|There's a lot of confidence in that caption|
up the top.
Writer: Matt Fraction
Artists: Mark Bagley and Micheal Allred
Collects: Fantastic Four #1-3 and FF #1-3
I don’t think there was a single comic more significant to Marvel’s history than Fantastic Four. They’ve been called Marvel’s First Family for a reason after all, and they were, to my knowledge, Stan Lee’s big debut to comics.
In terms of their history, Reed Richards, his buddy Ben Grimm, his love interest Susan Storm and his love interest’s brother Johnny were on a space adventure when hit by a strange power source- it did crazy things to the molecules in their bodies giving them each a very distinctive power. Now Reed is Mr Fantastic, able to stretch his… everything, Susan, now married to Reed, can turn invisible and create forcefields as the Invisible Woman, Ben, the Thing is a walking, talking, clobberin’ rock and Johnny calls himself The Human Torch when he lights himself on fire.
Oh, and side note- their book’s officially cancelled.
|Hey, look; it's She Hulk, Medusa, and people who have an |
uncertain future in film!
Let’s face it; comics are generally a very fighty medium. The high point of each issue is usually when characters are hitting each other. It speaks a lot about our modern culture, I think, that we often fail to envision adventure without violence or tension without fighting.
Yet that is exactly what New Departure, New Arrival does, and even though this is by no means a great book, it’s more than a little bit fun to read.
Even though this collection contains issues from two different series, FF and Fantastic Four, both written by Matt Fraction (who wrote the awesome Hawkeye: My Life as a Weapon and the comparatively underwhelming sequel Little Hits), there’s still a single, coherent story that runs throughout. Reed Richards is dying, the power source that gave him his abilities is finally back to get him and now Reed has no idea how much longer he has to live. Instead of telling anyone about it, he takes the entire Fantastic Four and his two children for what’s billed as a “holiday” in the unknown universes. While they gone, they get other heroes (Ant-Man, She Hulk, Medusa and Johnny’s girlfriend, Darla) to watch over earth for them. Sure, Reed only thinks he’ll be gone for four minutes, but just in case, right?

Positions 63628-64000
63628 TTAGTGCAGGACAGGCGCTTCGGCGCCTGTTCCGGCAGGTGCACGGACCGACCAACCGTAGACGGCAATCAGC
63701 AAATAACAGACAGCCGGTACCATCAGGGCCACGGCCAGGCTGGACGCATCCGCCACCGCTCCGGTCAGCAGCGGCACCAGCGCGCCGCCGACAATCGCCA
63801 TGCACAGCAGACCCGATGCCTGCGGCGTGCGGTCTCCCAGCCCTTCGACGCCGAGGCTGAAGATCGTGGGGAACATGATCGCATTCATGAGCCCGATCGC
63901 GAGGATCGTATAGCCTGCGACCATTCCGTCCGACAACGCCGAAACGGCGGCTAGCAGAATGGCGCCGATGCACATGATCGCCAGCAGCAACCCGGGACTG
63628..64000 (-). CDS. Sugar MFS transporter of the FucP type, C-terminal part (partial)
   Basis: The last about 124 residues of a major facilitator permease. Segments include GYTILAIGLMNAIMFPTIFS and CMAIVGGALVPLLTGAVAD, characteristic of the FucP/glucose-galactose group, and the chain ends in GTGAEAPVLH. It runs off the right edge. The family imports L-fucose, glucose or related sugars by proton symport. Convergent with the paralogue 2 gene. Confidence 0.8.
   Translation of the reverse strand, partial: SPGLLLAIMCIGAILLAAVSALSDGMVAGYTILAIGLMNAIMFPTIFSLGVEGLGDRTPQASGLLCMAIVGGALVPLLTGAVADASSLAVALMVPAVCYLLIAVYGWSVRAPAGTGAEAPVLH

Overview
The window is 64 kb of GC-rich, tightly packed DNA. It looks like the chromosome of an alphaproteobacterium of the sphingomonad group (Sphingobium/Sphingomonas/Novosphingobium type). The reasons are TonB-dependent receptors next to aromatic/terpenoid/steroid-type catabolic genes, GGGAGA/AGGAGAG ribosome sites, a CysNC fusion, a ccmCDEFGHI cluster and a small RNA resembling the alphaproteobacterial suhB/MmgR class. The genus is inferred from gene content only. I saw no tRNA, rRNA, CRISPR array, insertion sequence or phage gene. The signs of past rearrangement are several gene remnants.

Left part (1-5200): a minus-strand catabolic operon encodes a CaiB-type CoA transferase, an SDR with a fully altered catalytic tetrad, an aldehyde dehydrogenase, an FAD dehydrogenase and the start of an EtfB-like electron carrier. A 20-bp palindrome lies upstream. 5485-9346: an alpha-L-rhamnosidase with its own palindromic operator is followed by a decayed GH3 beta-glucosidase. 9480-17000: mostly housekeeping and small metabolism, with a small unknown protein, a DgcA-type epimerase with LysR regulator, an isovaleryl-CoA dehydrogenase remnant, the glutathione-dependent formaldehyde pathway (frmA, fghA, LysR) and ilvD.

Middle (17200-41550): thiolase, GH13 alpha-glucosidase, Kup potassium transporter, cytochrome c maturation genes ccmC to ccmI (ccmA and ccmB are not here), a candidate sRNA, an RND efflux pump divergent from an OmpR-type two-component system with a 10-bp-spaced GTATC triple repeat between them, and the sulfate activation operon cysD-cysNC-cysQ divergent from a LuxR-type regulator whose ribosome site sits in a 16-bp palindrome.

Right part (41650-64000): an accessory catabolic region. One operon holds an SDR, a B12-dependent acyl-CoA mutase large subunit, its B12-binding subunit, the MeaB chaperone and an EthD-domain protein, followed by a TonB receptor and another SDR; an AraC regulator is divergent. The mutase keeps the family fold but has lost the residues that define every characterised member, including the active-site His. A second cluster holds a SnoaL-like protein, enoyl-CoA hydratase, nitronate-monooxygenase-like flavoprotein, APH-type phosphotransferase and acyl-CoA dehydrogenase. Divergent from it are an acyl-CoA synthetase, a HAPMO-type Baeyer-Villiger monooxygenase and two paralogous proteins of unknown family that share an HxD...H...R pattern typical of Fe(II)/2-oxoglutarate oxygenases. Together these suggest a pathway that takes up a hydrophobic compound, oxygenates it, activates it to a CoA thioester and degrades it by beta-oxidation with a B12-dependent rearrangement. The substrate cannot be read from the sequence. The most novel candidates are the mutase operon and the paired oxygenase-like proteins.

The only real, this-bothers-me problem is the assumption that earth in the Marvel universe needs to be “watched over” because the Fantastic Four aren’t there. I mean, their home of New York has the Avengers, multiple teams of Avengers; what do they need the Fantastic Four for, exactly? It’s an error that, for me, makes the whole story less credible.
Be that as it may, though, New Departure, New Arrivals does plenty right. For starters, it’s a surprisingly fun book. I can’t remember reading a title that was this light-hearted. Not just in the sense that there’s the occasional joke, but everything is just plain light. There is literally no darkness here. It’s refreshing to see this kind of storytelling, and it’s helped by the fact that there’s very little violence in the whole collection. The Fantastic Four’s journey features no central villain, and really focuses on the escape from a monster rather than killing one. It makes this collection one of those ones that you have no problem showing to the kids.
|This is as much stabbing as you're going to see in this book.|
That said, the Fantastic Four portions of this collection really get outshined by the FF issues. Fraction is at his best as a writer when writing these issues that actually mirror the feel of his work on Hawkeye, and the art by Allred is so much more distinctive than Bagley’s, which feels too much like it’s playing by Stuart Immomnen’s rules.
New Departures, New Arrivals isn’t going to make you fall head-over-heels in love with the Fantastic Four, but it’s a fair title and recommended for readers who want to get a feel for the first family. It gets a three out of five Avengers who apparently aren’t watching over earth.
+ Actually fun.
+ Accomplishes Excitement without villains.
- One major plot hole.
- FF chapters outshine Fantastic Four ones.
Alternate Option: Hawkeye: My Life as a Weapon
Fraction’s best writing to date. Read this.